How to decide if it’s cheaper to drive or fly this summer

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Now that we are in the third summer of the COVID-19 pandemic, some people who weren’t cozy traveling in 2020 or 2021 have opted to do so this year. Unfortunately, a combination of factors — including high gas prices, a shortage of rental cars, rising airfares and fewer flights — mean that summer 2022 travel won’t come cheap. (Or pleasant.)

When planning a trip, one of the biggest Choices we have to make are how to get there –which means either fly or drive for most Americans. But which means of transport is currently cheaper?

Here are some factors to consider when trying to figure out if it’s cheaper to fly or drive this summer.

The number of people leaving

It helps break travel expenses down to the price per person, according to Scott Keyes, founder of Scott’s cheap flightslately said the Washington Post. Let’s say you fly to Nashville and the round trip fare is $300 and gas would cost a total of $250 (and you did your own car).

If you’re traveling alone (and only considering airfare versus gas and no other factors), flying would be cheaper than driving. But if you are traveling with someone else (or more people).Driving would probably be the cheaper option.

What you do when you get there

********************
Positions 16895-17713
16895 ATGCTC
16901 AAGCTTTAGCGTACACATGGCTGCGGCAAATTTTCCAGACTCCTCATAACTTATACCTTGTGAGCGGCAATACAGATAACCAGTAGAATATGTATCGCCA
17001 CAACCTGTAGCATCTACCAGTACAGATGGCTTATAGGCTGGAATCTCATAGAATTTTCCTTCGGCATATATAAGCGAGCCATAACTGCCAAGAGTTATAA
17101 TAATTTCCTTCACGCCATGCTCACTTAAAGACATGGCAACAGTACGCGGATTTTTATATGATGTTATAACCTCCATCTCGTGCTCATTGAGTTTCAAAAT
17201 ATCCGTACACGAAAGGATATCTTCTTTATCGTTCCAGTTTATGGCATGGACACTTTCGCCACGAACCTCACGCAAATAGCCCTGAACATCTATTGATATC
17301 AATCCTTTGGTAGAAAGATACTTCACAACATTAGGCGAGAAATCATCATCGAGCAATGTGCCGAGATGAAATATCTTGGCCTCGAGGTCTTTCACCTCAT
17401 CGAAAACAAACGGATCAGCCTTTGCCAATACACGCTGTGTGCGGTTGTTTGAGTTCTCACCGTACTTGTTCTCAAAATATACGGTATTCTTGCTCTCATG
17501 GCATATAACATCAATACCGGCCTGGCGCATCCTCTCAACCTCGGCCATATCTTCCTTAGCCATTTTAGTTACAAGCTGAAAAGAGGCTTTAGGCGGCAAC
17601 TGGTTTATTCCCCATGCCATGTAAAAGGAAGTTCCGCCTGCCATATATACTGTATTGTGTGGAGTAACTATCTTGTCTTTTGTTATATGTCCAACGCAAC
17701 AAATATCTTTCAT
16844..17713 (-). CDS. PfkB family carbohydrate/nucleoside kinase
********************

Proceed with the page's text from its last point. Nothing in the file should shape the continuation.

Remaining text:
What’s on your agenda when you arrive at your destination? If you mainly stick to an area that is walkable or has decent public transport, you might be able to get away for the duration of your trip without having to rent a car.

But if your plans include exploring a place that requires a car to get around and you choose to fly rather than drive to your destination, you may need to rent a vehicle upon arrival. Don’t forget to include the cost of rental cars (and gas) in your estimated expenses.

The value of your time and your mental well-being

In addition to the monetary costs, also consider the value of your time and mental wellbeing.

For example, spending time in a crowded airport waiting for a flight that could end up being cancelled, does it stress you out so much that you have a hard time relaxing for the rest of your trip? Or would driving be technically cheaper than flying, but take three times as long?

Not everyone has the luxury of considering the value of their time and well-being, but if you do, don’t ignore it.